Gibsons have quality control issues all the time. Next time I go into my local Long & McQuade I'll take pictures of a few Gibsons there. One of the Standards is supposed to have a flame maple cap, but there's only a small amount of figure under the bridge on the right side of the bookmatch. The rest just looks like plain mahogany. There are also pretty clear issues with finishes on the necks of a couple, that Gibson obviously didn't care about enough to fix. They've had this attitude for years, and it's the reason that I'll never buy anything from them.



this thread is so full of win.

gibson, they travel to the store and fix the things that happen in transit.
I wondered why the frisbee was getting bigger, then it hit me.
#6
Checking of the finish indicates the guitar was exposed to a temperature extreme, perhaps during shipping, then removed from the case too quickly - perhaps in an air conditioned environment. I really doubt that a guitar with checking was allowed to leave the factory.
#7
At my local L&M, there used to be what I think was a Gibson ES-335, but I don't really know, up behind cash, never played, with a huge, 4-5 inch gash that you could see from across the store.
#8
Quote by KG6_Steven
Checking of the finish indicates the guitar was exposed to a temperature extreme, perhaps during shipping, then removed from the case too quickly - perhaps in an air conditioned environment. I really doubt that a guitar with checking was allowed to leave the factory.


Thank you for being a voice for sanity. The damages described sound like typical exposure to temperature changes and a dented or chipped finish is also very likely the result of shipping damage.
Any 'flaws' I've seen in Gibson in the last few years have been of a very minor nature and are the result of the hand work done vs robotics in other brands.
I've played and seen plenty of GIbsons and have worked on a couple of friends LPs as well Gibson quality is fine and considering the numbers they produce (1000's) the slip is very small.
Most people spouting off about "Gibson's quality control is so bad these days" are meerly repeating the BS spouted by others who either have never played them or played one with a poor setup and couldn't tell the difference between Quality and setup & think $300 is alot of money for a guitar..
For every one basher there are probably 1000 happy Gibson LP owners, if you can't afford one don't be like the fox in the fable.

EDIT and OH BTW here's my 3. 1- USA Model and 2 -CS models from different years and all purchased from different Vendors. Absolutely no issues.

Moving on.....
Last edited by KenG at Oct 22, 2011,
#9
Yeah, that's completely unacceptable on an instrument that expensive. I know if I were dropping 2 grand or so on a guitar - hell, if I was dropping $650 on a guitar - I'd expect it to be damn near perfect as far as fit and finish goes. If it's expensive I'd expect it to be set up before I bought it.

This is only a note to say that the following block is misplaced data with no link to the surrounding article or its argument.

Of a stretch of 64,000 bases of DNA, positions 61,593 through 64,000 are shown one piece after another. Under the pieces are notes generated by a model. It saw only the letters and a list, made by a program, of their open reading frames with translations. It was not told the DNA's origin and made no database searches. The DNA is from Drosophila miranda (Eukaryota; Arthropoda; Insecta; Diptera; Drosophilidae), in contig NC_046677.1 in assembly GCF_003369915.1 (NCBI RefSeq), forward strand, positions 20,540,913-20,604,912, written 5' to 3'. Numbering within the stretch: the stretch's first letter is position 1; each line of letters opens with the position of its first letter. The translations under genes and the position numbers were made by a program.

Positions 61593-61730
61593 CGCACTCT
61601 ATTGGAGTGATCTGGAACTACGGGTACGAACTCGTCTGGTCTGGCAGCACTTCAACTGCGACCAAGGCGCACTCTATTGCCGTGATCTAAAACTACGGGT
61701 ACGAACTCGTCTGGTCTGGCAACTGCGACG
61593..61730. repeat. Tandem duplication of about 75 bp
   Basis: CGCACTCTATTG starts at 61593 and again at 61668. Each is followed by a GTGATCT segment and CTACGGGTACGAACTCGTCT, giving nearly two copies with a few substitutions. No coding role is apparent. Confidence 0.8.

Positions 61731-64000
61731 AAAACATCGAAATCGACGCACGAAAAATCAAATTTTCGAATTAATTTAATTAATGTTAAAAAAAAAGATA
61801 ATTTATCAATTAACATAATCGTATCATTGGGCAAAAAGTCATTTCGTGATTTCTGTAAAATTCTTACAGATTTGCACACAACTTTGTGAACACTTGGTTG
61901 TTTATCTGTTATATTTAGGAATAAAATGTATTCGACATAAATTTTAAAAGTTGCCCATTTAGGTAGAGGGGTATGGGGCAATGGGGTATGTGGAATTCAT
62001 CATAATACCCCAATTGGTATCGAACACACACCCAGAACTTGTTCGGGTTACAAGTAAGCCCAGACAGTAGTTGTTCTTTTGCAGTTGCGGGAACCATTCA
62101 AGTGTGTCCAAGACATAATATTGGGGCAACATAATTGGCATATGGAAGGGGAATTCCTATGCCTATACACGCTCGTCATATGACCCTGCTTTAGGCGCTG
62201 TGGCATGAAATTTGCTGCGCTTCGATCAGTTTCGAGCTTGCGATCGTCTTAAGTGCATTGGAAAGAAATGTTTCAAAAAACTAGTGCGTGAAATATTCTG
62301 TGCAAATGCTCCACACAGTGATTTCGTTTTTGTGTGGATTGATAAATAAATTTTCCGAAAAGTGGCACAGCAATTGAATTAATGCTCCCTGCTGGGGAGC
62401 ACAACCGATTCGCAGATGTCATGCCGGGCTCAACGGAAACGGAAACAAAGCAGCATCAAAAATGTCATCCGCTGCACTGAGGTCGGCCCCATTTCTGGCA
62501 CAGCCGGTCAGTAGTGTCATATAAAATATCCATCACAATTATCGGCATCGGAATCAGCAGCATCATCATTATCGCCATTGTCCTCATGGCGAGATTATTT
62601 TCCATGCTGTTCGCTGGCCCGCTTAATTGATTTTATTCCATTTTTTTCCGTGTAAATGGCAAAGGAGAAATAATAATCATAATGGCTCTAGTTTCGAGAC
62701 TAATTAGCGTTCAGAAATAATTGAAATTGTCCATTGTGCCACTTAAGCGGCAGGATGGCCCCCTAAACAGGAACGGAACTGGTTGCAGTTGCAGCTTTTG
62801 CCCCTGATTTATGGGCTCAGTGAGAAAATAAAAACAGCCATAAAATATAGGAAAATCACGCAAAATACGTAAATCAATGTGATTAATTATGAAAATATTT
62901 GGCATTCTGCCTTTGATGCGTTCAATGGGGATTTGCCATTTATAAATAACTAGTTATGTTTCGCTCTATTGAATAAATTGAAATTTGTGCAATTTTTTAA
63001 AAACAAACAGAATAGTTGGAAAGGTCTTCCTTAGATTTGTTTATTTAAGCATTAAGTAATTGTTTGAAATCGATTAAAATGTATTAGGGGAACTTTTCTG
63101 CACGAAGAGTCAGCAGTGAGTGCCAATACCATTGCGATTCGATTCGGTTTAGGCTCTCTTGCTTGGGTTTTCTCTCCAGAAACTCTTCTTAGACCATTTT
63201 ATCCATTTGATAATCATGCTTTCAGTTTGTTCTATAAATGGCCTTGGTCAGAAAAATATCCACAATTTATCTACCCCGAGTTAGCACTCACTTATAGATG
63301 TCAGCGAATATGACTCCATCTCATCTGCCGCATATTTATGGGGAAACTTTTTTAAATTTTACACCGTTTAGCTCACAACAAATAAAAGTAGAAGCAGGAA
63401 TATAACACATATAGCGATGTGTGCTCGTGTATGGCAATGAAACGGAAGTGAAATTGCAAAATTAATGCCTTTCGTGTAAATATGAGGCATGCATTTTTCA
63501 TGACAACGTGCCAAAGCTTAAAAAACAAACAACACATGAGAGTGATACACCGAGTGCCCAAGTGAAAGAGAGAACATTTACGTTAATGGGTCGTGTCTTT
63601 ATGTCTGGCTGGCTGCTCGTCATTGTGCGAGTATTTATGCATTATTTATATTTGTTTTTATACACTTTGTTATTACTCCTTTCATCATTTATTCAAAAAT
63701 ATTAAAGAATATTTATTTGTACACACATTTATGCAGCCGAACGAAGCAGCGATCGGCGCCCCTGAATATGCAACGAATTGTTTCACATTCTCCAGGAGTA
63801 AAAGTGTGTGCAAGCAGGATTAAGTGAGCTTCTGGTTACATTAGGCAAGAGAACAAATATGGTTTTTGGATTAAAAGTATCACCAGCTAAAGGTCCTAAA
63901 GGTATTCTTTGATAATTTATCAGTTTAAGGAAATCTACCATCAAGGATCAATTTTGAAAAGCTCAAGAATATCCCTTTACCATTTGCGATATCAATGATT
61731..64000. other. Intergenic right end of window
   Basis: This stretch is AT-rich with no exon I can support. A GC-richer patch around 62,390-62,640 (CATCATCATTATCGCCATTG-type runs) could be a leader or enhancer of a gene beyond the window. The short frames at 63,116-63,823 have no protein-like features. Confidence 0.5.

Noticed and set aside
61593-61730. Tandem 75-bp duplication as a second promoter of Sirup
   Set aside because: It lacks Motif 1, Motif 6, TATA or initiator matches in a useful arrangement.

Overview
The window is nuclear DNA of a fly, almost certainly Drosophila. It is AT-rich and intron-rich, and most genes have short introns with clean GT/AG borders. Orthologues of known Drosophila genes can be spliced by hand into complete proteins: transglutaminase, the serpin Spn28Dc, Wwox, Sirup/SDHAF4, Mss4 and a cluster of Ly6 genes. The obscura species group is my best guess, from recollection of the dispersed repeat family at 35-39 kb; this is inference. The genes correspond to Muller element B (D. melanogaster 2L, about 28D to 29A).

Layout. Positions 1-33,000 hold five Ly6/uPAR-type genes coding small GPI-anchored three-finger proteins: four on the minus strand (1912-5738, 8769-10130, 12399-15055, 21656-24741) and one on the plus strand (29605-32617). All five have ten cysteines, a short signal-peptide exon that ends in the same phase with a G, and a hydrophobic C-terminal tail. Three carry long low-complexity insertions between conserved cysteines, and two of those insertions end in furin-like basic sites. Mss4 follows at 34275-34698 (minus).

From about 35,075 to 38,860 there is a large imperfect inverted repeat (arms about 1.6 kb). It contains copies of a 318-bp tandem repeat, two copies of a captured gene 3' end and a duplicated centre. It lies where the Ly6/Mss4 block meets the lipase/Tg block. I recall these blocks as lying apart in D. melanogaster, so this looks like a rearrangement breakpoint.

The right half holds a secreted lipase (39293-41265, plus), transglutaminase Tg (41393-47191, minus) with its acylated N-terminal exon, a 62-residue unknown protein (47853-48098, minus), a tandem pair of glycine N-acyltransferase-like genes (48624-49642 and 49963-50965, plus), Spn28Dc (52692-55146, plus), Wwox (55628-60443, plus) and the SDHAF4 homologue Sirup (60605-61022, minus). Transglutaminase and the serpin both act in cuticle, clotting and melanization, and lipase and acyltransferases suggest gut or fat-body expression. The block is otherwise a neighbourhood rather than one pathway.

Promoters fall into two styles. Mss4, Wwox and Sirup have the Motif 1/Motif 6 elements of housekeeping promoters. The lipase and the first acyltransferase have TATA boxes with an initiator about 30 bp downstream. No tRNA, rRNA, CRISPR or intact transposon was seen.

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Quote by Anonden
You CAN play anything with anything....but some guitars sound right for some things, and not for others. Single coils sound retarded for metal, though those who are apeshit about harpsichord probably beg to differ.
#10
Quote by oneblackened
Yeah, that's completely unacceptable on an instrument that expensive. I know if I were dropping 2 grand or so on a guitar - hell, if I was dropping $650 on a guitar - I'd expect it to be damn near perfect as far as fit and finish goes. If it's expensive I'd expect it to be set up before I bought it.



Not everyone likes the same setup. Some younger kids and metal players like action so low I can't bend or do vibrato properly on it. GIbson has a standard factory setup that's a tad high for me and with shipping and climate changes it may shift even more from the factory setup. How does Gibson control that and satisfy everyone with a setup? Answer they can't. Most music stores also don't bother to do anything to a guitar till someone buys it and then many will set it up to their preference. An experienced player should be able to see past a setup and assess the guitar anyway. IF they can't they probably shouldn't be buying expensive guitars.
Moving on.....
#11
My 2003 Gibson Flying V is a fine instrument in every aspect, but it's not 100% perfect either. If you look closely at some of the lines (body corners near the neck, headstock edges) you can tell where it was sanded by hand and slightly uneven. Does this make it an unfit instrument? No, it's called making things by hand and it's where that extra $$$ comes from. Somebody has to pay the American that took the time to handcraft your instrument.

If you want an instrument that was mindlessly built on a machine and 100% perfect, buy a PRS and don't complain about Gibson.
Endorsed by Dean Guitars 07-10
2003 Gibson Flying V w/ Moon Inlay
2006 Fender All-American Partscaster
SVK ELP-C500 Custom

1964 Fender Vibro Champ
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[thread="1166208"]Gibsons Historic Designs[/thread]
Last edited by Flux'D at Oct 22, 2011,
#13
Quote by KenG